The CBC mentioned AIMS in a Friday news report on the upcoming Supreme Court case on interprovincial trade barriers. AIMS, along with the Montreal Economic Institute and the Canadian Constitution [...]
Halifax, November 28, 2017 – Canadians are unequivocal: 89% think they should be allowed to bring any legally purchased product from one province to another, according to an Ipsos poll commissioned [...]
Marco Navarro-Génie was quoted several times in an article on Saint John's upcoming public sector wage negotiations, appearing in the Telegraph Journal. He iterated AIMS' stance that regular review of [...]
On September 12th, 2017 AIMS President and CEO Marco Navarro-Génie was quoted in a segment by CTV News Atlantic. Navarro-Génie expressed his belief that government funding should not be involved in any [...]
On Monday, September 11th, 2017 Marco Navarro-Génie (AIMS President and CEO) appeared on the Sheldon McLeod show at 12:30 PM. Navarro-Génie discussed our latest study on Employment Insurance and how the current [...]
On September 8th, 2017, President and CEO Marco Navarro-Génie appeared in the Halifax Examiner. Navarro-Génie commented on Bill 148 and his expectations of Nova Scotia Premier Stephen McNeil. Read the full [...]
"In short, MHAs — and, indeed, the public — operate in the dark when it comes to weighing the financial implications in their decision-making. One way to rectify this is to establish an independent, non-partisan source of budgetary analysis: a legislative budget officer (LBO)."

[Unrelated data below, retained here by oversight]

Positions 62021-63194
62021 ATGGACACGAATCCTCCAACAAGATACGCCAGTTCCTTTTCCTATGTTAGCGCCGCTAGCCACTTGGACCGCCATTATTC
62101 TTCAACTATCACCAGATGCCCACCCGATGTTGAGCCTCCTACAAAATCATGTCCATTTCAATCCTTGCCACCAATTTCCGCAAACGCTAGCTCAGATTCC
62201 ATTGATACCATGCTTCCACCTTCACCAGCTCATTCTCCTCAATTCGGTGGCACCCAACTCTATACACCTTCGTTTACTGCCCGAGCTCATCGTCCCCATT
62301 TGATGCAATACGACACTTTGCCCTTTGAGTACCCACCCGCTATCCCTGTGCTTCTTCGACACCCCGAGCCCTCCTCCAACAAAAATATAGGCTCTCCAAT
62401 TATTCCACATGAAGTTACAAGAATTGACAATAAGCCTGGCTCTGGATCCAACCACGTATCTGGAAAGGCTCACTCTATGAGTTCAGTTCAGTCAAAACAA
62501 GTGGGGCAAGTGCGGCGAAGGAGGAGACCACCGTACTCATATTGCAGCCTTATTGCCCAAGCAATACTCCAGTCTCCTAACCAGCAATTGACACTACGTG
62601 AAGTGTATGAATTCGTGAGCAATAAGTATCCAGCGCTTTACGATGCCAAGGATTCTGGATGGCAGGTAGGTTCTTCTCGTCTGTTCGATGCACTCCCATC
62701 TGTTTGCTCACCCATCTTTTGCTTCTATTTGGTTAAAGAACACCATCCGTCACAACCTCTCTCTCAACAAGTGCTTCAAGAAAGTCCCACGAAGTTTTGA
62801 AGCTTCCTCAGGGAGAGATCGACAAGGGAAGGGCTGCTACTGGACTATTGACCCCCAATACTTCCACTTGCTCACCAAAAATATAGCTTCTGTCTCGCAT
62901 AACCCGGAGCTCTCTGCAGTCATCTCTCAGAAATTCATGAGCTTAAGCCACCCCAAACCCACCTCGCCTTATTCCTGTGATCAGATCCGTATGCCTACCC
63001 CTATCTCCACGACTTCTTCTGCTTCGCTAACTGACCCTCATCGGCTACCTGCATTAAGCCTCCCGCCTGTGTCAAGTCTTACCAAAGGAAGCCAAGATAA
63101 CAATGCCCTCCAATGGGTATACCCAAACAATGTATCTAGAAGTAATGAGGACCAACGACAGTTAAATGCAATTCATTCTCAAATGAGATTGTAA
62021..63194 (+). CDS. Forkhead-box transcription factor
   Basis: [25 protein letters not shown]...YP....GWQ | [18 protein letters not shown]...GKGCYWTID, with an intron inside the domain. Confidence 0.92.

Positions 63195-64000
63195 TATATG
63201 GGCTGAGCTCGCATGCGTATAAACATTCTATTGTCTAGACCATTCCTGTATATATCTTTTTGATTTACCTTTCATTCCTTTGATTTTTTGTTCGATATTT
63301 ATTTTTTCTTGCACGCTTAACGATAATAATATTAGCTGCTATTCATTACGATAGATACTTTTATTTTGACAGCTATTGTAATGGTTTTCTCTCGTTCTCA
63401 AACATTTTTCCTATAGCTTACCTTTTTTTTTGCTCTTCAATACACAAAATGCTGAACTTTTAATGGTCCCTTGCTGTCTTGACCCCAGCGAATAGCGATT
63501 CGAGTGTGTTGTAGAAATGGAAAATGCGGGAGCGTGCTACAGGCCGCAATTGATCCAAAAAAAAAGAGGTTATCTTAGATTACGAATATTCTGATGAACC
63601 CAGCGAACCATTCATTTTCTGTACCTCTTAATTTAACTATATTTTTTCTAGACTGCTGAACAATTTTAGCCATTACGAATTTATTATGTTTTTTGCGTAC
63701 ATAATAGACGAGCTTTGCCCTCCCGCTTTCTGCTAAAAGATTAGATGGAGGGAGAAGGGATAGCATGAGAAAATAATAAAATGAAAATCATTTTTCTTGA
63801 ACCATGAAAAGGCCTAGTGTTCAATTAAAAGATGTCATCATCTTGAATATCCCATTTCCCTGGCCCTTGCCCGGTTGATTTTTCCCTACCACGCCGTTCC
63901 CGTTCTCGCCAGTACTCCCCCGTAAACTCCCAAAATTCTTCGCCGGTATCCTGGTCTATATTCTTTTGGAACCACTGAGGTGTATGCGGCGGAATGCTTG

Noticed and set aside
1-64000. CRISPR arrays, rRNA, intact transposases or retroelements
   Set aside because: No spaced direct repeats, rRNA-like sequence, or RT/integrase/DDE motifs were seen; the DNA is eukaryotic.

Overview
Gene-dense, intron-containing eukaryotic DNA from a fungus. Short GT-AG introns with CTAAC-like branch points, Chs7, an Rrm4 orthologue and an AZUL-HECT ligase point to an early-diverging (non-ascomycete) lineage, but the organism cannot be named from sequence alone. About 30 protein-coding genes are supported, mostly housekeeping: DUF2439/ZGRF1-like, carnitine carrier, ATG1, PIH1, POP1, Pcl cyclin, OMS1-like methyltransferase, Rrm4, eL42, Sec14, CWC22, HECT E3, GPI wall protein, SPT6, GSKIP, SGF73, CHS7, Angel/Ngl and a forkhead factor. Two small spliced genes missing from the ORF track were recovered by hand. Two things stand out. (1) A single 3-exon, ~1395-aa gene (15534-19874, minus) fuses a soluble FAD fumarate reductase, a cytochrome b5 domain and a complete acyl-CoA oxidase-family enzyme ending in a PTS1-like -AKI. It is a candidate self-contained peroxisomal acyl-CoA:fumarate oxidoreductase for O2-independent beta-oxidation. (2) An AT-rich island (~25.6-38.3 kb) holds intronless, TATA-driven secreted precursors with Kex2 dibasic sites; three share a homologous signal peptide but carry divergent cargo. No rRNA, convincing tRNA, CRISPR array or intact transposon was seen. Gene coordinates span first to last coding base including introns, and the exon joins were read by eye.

"Democracy Cookbook: The House of Assembly needs a legislative budget officer" by Jeff Collins, AIMS Research Associate, examines recent events that have illustrated the acute need for an LBO-like function.
Don't miss AIMS President Marco Navarro-Génie on The Rick Howe Show this morning at 9 discussing his latest piece on private cannabis retailers in Nova Scotia. Tune into News 95.7 to hear!
"More Nova Scotians could have the chance to own and run a small business in this new market of medical and recreational cannabis. The economic future of Nova Scotia, according to the Ivany Commission, rests in growing greater entrepreneurship in the province, not in making government (or its agents) expand further and deeper into the marketplace."
"The two new high-income tax brackets were intended to raise $30 million in additional revenue annually, according to then-Finance Minister Roger Melanson. However, a new report released by Statistics Canada suggests that the combined federal and provincial tax bill for the richest 600 New Brunswickers in 2015 was $5.8 million less than in 2014, despite the spike in tax rates."
In his latest piece AIMS Research Associate Patrick Webber analyzes the how the Laffer Curve, a theoretical model, suggests that New Brunswick has increased taxes to the point where there is diminishing returns of tax revenue and the consequence of harming their own economy.